Tommy was in the hospital for seven months that time, and we were allowed to see him at the hospital only once. We waved to him from the roof of part of the hospital that was just below a window opposite his room. Grandpa John had noticed the low roof during his many visits to the hospital and thought it would be perfect for us to see Tommy. The six of us climbed up on the roof with Grandpa John’s help and lined up at the window, reaching as high as we could to wave to Tommy. We sent our love to him through cold glass and across an antiseptic corridor to his circular bed that enabled nurses to painlessly turn him from front to back. Because turning him caused Tommy a great deal of pain, he was in the circular bed for months. The frame of the bed and an electric motor did all of the work so the nurses could change his bedding and provide wound care to all parts of his body.
With his gangrenous hands, he waved back. It was very exciting for all of us.
After an initial presentation of a flu-like illness, symptoms of fulminant meningococcal septicemia include extremely high fever, shock, renal failure, respiratory distress, and a characteristic petechial rash, or purpura, which can spread to the entire body. Purpura is characterized by hemorrhages in the skin and mucous membranes that result in the appearance of purplish spots or patches. The hemorrhages enlarge and become necrotic, or surrounded by and full of dead and compromised tissue. The tissue needs to be debrided, or cut away, to aid in the healing process. Unlike other types of meningococcal disease, meningococcal septicemia does not present with the symptom of a stiff neck.
Approximately 30% of Tommy’s body was affected with purpura and subsequent necrosis. Debridement of the lesions left significant scarring and loss of parts of both ears. He also was affected with less common peripheral gangrene, resulting in the loss of extremities. He first lost fingers and toes, kneecaps and heels. He later lost both legs below the knee. His care was a primary focus for our family for over ten years and close to forty surgeries.
In 1968 doctors in our area didn’t know much about the disease. The mortality rate for the type of meningococcemia Tommy had was said to be over 98%. Even today meningococcal septicemia carries an approximate 50% mortality rate within a few hours from initial onset of flu-like symptoms, with catastrophic necrosis, gangrene and amputation as common results of the disease. There is currently no vaccine for the type of meningococcemia that Tommy contracted.
During his delirium Tommy hollered at Grandma Beanie, “And we didn’t cut up the door mat! Daddy did it with the lawn mower!” When Grandma Beanie told us about that we all felt a little better, as if it told us Tommy was still in there somewhere.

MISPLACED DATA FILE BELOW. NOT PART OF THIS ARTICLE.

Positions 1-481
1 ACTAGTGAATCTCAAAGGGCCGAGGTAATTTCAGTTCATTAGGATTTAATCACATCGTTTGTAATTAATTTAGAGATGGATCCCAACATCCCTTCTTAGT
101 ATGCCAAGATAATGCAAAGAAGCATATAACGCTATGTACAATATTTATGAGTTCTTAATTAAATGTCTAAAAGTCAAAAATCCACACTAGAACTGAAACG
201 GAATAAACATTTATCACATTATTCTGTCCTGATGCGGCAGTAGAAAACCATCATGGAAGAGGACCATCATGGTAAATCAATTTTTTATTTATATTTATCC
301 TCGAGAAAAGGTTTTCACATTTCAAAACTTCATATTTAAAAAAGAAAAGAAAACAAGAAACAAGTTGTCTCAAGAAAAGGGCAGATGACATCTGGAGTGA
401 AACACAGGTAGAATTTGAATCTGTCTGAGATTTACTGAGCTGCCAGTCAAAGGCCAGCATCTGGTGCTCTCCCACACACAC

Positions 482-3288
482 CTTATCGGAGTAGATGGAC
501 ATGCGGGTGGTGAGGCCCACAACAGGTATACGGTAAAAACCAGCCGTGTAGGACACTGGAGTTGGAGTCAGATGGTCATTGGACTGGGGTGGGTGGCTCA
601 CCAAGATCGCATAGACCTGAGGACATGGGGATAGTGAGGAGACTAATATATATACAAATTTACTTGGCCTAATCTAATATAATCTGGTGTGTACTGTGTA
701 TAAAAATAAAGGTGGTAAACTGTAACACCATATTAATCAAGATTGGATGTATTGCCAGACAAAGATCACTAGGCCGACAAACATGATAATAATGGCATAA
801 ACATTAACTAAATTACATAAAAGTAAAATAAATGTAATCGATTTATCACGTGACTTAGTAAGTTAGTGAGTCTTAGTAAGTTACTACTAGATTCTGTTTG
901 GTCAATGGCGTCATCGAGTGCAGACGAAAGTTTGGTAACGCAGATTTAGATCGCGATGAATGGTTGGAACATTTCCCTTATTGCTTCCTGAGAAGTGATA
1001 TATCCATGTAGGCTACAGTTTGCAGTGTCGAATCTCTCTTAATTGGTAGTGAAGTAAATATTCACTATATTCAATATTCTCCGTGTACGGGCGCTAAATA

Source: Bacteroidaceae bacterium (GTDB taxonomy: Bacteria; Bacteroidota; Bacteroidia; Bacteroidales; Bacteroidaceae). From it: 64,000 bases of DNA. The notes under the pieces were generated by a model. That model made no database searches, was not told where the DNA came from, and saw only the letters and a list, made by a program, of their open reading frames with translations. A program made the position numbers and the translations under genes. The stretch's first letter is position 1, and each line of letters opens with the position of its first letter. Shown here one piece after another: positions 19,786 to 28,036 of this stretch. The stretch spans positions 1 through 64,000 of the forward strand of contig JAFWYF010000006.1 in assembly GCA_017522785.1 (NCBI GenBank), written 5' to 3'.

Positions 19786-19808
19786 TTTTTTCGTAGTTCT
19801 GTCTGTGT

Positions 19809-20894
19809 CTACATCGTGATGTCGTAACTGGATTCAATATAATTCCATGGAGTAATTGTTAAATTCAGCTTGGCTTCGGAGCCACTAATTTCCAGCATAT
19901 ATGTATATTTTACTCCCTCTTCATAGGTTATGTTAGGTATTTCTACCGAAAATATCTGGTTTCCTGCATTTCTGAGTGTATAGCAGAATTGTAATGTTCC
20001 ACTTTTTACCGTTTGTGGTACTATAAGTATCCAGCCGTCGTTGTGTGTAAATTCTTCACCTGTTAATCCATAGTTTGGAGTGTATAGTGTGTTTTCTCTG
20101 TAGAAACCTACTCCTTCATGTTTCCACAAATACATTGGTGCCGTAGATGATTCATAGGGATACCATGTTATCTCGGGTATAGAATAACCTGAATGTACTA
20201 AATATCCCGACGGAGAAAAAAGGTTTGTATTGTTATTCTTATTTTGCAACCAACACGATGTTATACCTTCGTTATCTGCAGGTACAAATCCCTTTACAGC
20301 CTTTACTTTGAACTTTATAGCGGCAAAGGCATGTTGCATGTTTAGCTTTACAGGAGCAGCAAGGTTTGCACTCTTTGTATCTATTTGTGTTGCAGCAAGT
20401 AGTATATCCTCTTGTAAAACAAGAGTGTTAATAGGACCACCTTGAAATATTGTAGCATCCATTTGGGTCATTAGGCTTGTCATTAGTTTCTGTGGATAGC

Everything was confusing and scary. I shared a room with Tommy and it was dark and lonely in there. I didn’t want to sleep in there. I needed my dresses that were hanging on my little wooden rack, five dresses lined up neatly for five days of school. Grandpa John moved my dress rack and bed upstairs and told me that I would be sleeping with the big girls from then on. It was something I had desperately wanted, but it wasn’t exciting anymore. It was dark up there, too.
We all prayed the Rosary every day, kneeling at the couch from smallest to tallest. We were certain that God must be hearing our prayers as well as those from the Holy Catholic Church, and the huge prayer group of the League of Saint Jude, to which Tommy was enrolled as a perpetual member.
I believed, back then. With all of my heart.
We all had to take preventative medicine after Tommy got sick, and so did anyone who was close to the family within a short time frame before the illness struck. Ladies came with Jello almost every day (to this day none of us eat Jello, we have forever had our fill), along with other food to help support the family. Grandma Beanie and Grandpa John tried to create some order while caring for a gravely ill child, a toddler and five other children. We were all stricken with grief, but had to try to continue with a daily routine. Grandma Beanie desperately needed help, Grandpa John had to work to keep the family afloat, and we all began to grow up, far faster than we ever thought possible.
The doctors allowed Tommy to come home for part of Christmas Day and we were so excited that we were all upstairs half the night, watching out the window for Santa and talking excitedly about the next day. Wearing red and white striped pajamas and a red Santa hat, Tommy was carried in by a dear family friend the next morning hollering, “Merry Christmas! Ho! Ho! Ho!”
Tucked away with the oldest family Christmas decorations Grandma Beanie has a book with a worn felt cover, containing a beautifully illustrated version of the incredible poem The Night Before Christmas. Each Christmas Eve we would all snuggle into position as close to Grandpa John’s lap as possible and he would read the book to us. Because Tommy was finally home Grandpa John read the book to us on Christmas Day instead, and we felt for one half of one day that things were almost normal.